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Woman Finds Assistance, New Shoes at Red Cross Shelter

2014-09-02 - Bay Area - Woman Finds Assistance, New Shoes at Red Cross Shelter
I told her, ‘You’re okay now. You’re in a safe place.'

For most people, getting a new pair of shoes isn’t an emotional experience. A woman named Therese broke into tears when she was given shoes at the American Red Cross shelter at the Florence Douglas Center in Vallejo.

Therese arrived Thursday at the shelter fully clothed, but wearing only a pair of black, low-cut sports socks on her feet. She explained that she had made an arduous trek walking and hitching a couple of rides the 16-mile distance between Vallejo and Napa after the Aug. 24 South Napa Quake.

Therese told staff at the shelter that she was staying with friends in Napa when the temblor hit, and she ran outside.

After the shockwaves subsided, she discovered the house was so damaged that she couldn’t get back into her room to retrieve anything. The house was red-tagged, she said, and her friends went to stay with relatives. Suddenly, she had nowhere to go.

So she headed to Vallejo to look up some friends there who might be able to help her, but couldn’t find them. Then, she turned to the Red Cross.

Arriving at the Vallejo shelter, she appeared weary and emotional, said shelter manager Therese Wentzel of the Red Cross Capital Chapter in Sacramento.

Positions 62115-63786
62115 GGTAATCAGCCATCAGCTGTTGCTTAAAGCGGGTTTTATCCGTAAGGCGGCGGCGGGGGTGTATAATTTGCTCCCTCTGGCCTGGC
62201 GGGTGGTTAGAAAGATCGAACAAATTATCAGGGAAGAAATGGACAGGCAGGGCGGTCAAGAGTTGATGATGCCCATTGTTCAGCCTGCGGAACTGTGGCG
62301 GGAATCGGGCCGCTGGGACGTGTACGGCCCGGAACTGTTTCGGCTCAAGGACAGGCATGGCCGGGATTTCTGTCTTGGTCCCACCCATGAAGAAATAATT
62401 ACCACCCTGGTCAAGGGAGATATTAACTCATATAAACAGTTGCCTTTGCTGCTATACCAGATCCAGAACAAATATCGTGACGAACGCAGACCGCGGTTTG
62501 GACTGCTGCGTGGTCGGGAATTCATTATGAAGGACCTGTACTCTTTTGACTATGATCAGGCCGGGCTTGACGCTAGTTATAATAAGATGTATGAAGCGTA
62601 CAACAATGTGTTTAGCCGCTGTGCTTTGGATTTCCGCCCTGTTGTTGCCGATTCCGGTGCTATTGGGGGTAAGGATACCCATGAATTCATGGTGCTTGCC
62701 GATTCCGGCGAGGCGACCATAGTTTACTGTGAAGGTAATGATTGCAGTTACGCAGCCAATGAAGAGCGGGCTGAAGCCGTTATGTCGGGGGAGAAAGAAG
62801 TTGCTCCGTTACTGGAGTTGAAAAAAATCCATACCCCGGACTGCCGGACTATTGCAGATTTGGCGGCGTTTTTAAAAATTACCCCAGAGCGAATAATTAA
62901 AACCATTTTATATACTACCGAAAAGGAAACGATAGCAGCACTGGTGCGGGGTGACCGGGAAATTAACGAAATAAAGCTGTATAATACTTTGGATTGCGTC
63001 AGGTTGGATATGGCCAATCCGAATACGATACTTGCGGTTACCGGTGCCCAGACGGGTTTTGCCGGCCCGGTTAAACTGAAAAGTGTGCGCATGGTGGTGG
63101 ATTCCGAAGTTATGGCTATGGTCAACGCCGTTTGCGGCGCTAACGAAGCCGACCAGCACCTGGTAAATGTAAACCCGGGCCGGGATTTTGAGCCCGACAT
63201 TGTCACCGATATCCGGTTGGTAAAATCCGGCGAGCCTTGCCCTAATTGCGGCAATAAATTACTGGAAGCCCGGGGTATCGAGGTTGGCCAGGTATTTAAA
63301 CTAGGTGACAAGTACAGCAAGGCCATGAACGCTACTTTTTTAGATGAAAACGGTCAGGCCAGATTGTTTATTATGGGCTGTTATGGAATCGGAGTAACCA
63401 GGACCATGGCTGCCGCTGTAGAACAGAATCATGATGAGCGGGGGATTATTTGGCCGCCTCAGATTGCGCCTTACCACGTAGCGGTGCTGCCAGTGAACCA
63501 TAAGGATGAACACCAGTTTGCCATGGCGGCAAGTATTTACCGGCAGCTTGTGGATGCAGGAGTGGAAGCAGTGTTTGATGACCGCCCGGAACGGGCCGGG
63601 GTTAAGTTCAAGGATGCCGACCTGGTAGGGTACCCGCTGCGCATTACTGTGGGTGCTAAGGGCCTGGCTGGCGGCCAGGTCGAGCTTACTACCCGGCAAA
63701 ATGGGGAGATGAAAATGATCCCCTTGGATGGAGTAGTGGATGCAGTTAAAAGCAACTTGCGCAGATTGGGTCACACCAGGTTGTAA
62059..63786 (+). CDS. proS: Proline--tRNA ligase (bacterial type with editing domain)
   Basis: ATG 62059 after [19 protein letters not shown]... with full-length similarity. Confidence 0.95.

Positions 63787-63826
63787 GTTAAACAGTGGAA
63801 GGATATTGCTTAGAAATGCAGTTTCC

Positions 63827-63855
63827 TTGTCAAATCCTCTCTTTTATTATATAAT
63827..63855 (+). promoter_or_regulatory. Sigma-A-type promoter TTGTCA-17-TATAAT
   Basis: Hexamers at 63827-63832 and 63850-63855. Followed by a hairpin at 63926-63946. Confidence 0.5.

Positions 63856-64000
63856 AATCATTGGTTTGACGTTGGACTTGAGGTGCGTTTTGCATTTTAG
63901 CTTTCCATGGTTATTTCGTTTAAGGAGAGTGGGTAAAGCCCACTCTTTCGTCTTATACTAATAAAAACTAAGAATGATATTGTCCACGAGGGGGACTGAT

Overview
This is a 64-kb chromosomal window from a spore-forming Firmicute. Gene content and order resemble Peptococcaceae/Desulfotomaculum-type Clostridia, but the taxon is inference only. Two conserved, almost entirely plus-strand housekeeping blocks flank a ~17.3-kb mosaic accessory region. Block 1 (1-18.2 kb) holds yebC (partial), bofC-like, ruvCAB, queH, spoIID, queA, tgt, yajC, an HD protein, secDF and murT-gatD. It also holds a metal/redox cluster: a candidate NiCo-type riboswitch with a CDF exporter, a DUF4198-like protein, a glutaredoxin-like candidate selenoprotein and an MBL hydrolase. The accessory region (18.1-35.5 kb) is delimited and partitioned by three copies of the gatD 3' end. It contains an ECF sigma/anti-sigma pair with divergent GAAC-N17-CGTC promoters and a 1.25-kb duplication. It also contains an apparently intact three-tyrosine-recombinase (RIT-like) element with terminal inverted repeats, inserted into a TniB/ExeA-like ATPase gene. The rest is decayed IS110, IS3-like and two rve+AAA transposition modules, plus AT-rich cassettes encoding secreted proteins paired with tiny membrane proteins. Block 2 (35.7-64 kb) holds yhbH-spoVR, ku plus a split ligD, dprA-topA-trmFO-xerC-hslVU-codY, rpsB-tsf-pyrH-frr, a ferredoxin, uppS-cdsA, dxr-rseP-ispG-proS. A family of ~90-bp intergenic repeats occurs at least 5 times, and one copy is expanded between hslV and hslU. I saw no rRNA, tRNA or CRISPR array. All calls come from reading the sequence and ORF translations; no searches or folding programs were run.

“I told her, ‘You’re okay now. You’re in a safe place,’” recalled Wentzel.

Red Cross shelter workers coordinated with the Salvation Army to assist Therese. When she woke up, she was presented with a new backpack, new socks, and a spiffy pair of new athletic shoes with bright pink laces that Wentzel described as “happy shoes.”

Therese asked, “Are these for me? You got me shoes?” and began to cry.

“She was so happy and I saw a change in her demeanor – she just seemed so much brighter and walked taller,” said Wentzel, adding that Therese was very polite and very appreciative.

The next morning Wentzel helped Therese use a shelter phone to call her sister in Southern California. When Wentzel later checked in with the sister, she was advised it had been their first conversation in a long time. She said she was grateful for to know her sister was alright, and that Therese, “told me you were taking care of her.”

During every disaster deployment, said Wentzel, volunteers tend to meet one client with whom they really connect with or who makes an indelible impression. For Wentzel’s assignment for the South Napa Quake, that person was Therese.

The help provided to her at the shelter was “just a small, little moment in time that maybe made a difference,” Wentzel said.

“At least she’s not out there walking in socks and has very cute shoes,” she said, noting that Therese was still at the shelter Sunday afternoon, helping the people who had helped her by sweeping the floors.


To learn more about Red Cross disaster relief click here.

To see photos from the Red Cross shelter in Napa click here.